February 17, 2021
A couple of nights ago I did something strange. I’m not even sure why I did it, but I had grown fascinated by the icicles hanging from the edges of my roof. I stepped on to my small front porch, broke off one of the largest icicles, held it for a moment, and then hurled it like a spear into the snowdrifts. Turns out it didn’t go that far. (I might need to brush up on my ice spear skills.) But it disappeared into a hole in the snow.
By early afternoon yesterday, there was nothing left there except an almost empty hole with a small ice cube in it. That was all that remained of an imposing ice weapon. Meanwhile, last week the boys next door had built an impressive snow fort from which they had waged some epic snowball fights. But part of their fort collapsed in yesterday’s balmy 47 degrees.
Snow teaches us about what is temporary, doesn’t it? Even with piles and piles of it all around, we trust it won’t be here in July. At least we hope not.
Ash Wednesday is one of those days in the church year when we remember that we, too, are temporary. This life does not last forever, and from the moment we are born we are in the process of dying. That’s probably not a reminder we really need this year. We have spent the past eleven months trying to avoid catching or spreading an invisible, deadly virus. We are heavy with the accumulated grief and worry of a year in which it felt like the threat of death was all around us all the time.
If you are feeling the weight of this last year in an especially acute way tonight, know that you are not alone. You are part of a Christian community connected through time and space that acknowledges our shared frailty. A community that understands – though we sometimes forget – that it is God who sustains us. Not our gumption or grit or our own manufactured fortitude and brave face for the world. God formed us out of the dust, God shapes that dust each day that we walk through the world, and when these mortal bodies return to the dust, God is there to receive us into eternal life. In the meantime we do not have to be superhuman. We are allowed to be fully human.
Each year Ash Wednesday calls us to confront both our mortality and our sinfulness. Most of us don’t relish a thorough self-inventory of our sin. I’ve noticed over the past year that it has grown increasingly easy for me to point out other people’s sins than to reckon with my own. In our horribly fractured political and social climate, it’s far easier to say “Look at the awful things that person has done!” or “That group of people is terrible!” or “Can you believe what he said this time???”
To be clear, God does call us to work for justice, which inevitably requires the naming of injustices. But naming injustices is different than demonizing other people in a general and pervasive way.
In reading the scripture passages for Ash Wednesday this year, I was struck by how they summon us to an individual accounting of our sin and a communal thanksgiving for God’s mercy. Emphasizing that individual call to confession does not negate our need to confess the systems and structures of sin that keep so many of our neighbors held captive by oppression. But an individual call to confession does mean that looking into our own soul is more vital to our faith than speculating about someone else’s.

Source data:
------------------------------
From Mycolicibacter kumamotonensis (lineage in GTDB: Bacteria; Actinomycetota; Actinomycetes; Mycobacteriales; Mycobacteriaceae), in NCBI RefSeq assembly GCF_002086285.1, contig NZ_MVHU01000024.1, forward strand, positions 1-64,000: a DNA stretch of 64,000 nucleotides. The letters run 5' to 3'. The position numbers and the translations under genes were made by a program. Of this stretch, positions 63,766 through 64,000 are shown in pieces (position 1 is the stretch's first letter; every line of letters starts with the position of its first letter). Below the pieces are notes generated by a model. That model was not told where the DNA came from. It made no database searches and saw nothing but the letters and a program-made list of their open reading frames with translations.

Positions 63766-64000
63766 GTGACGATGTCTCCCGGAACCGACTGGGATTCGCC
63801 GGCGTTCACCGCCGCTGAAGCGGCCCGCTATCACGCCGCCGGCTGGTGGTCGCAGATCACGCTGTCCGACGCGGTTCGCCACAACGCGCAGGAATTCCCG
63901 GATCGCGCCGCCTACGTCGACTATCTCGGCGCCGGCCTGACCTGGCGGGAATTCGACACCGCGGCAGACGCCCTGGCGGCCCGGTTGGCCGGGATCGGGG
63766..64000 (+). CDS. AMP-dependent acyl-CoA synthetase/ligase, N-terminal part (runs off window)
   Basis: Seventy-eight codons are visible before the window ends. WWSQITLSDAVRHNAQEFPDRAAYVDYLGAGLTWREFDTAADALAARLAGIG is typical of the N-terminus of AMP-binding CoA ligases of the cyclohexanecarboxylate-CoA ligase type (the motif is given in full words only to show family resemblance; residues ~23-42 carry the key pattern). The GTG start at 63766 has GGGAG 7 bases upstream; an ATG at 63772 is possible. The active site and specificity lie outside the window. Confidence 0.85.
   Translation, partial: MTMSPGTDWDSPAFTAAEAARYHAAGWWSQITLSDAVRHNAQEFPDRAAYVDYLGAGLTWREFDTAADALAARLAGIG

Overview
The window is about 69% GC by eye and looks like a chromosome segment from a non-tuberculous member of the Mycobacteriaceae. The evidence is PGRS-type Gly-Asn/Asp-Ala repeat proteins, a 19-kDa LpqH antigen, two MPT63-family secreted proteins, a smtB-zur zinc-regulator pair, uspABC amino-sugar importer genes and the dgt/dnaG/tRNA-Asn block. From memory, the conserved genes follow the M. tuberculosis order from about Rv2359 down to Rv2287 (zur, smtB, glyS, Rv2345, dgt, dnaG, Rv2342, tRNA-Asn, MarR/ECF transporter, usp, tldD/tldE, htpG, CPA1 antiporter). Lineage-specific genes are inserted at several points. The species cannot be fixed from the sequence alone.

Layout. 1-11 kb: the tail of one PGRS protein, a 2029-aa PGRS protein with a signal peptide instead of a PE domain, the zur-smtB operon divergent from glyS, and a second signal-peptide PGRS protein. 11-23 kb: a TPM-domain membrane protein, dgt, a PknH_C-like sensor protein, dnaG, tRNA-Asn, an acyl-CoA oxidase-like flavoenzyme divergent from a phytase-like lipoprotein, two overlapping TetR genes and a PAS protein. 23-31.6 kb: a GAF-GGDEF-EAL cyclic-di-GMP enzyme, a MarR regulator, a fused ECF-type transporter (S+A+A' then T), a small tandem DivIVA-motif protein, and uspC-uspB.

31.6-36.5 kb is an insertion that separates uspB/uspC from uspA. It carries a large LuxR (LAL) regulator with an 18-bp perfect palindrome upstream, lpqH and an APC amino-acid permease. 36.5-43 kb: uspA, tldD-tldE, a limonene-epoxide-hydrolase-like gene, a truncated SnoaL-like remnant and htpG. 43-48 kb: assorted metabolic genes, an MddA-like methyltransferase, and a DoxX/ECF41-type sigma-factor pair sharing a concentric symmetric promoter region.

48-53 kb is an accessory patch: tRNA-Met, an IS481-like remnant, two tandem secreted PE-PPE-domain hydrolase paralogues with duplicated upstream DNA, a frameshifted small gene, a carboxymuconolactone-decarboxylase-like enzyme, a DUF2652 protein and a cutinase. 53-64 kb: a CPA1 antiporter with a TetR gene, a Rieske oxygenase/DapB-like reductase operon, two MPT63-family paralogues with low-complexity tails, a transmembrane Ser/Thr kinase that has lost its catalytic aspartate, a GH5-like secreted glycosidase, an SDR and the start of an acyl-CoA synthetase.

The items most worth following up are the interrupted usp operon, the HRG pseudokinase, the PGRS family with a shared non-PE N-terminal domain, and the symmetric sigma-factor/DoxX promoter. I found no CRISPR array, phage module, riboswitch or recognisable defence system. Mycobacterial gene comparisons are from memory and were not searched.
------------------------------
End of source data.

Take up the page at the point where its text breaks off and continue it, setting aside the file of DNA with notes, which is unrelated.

We remember tonight that each of us has sinned and falls short of how God wants us to live. We cry out, in the words of Psalm 51: “Have mercy on me, O God, according to your steadfast love; according to your abundant mercy blot out my transgressions.”
We remember that God is always ready to hear us when we pray, “Create in me a clean heart, O God, and put a new and right spirit within me.”
We remember that God, who is gracious and merciful, slow to anger, and abounding in steadfast love, relents from punishing. God hears our cries, and God forgives.
We remember that God calls us together as a community. Call a solemn assembly, God says through Joel the prophet. Gather the people. Assemble the aged. Gather the children, even babies. We’ve had to do that gathering in all kinds of new ways this year, but God reminds us that traveling these difficult roads is best done in community. To reckon with our own sinfulness, to face up to our own mortality – that is difficult work. It’s work that demands the company of others. The prayers, the support, the empathy, the encouragement of others who are on the same journey from dust to dust.
We remember that we are dust, and to dust we shall return. And we gather with others who will remember us after we’re gone. We trust in a God who forgets nothing and forgives everything.
It’s time for a particular confession of my own. This is as far as I made it in tonight’s sermon without any idea about how to conclude it. I sometimes struggle with endings. I suspect most preachers do. I like for an ending to make sense, to feel like a helpful place to pause so that you can keep reflecting on your own.
But for this one I couldn’t do it. I couldn’t come up with a neat and tidy ending. I thought at first it was because I’m tired and haven’t slept well recently. And I’m sure that’s part of it, though I’ve written plenty of things in my life while tired. But I also realized that Ash Wednesday marks the final significant day of the church year that we’ve had to adapt because of the pandemic. We’ve come full circle, and something about that breaks my heart.
I decided not to force it. I decided it was OK for this sermon, like our entire lives, to be open-ended. We don’t know how or when our own endings will come – simply that they will come. And the end is not always neat and tidy. That’s part of what being dust means too – that we don’t know when it will all be blown away.
What we do know is that God is here. God loves us. And that is more than enough.
S.D.G. – The Rev. Dr. Christa M. Compton, Gloria Dei Lutheran Church, Chatham, NJ
February 14, 2021
Exactly one year ago I spent a wonderful day in the city with my friends Rob and Jennifer, who were visiting from California. We had the best time, truly delightful, and I did not take that time together for granted. I enjoyed every piece of art, every joke or story that sent us into gales of laughter, every delicious bite of our meals.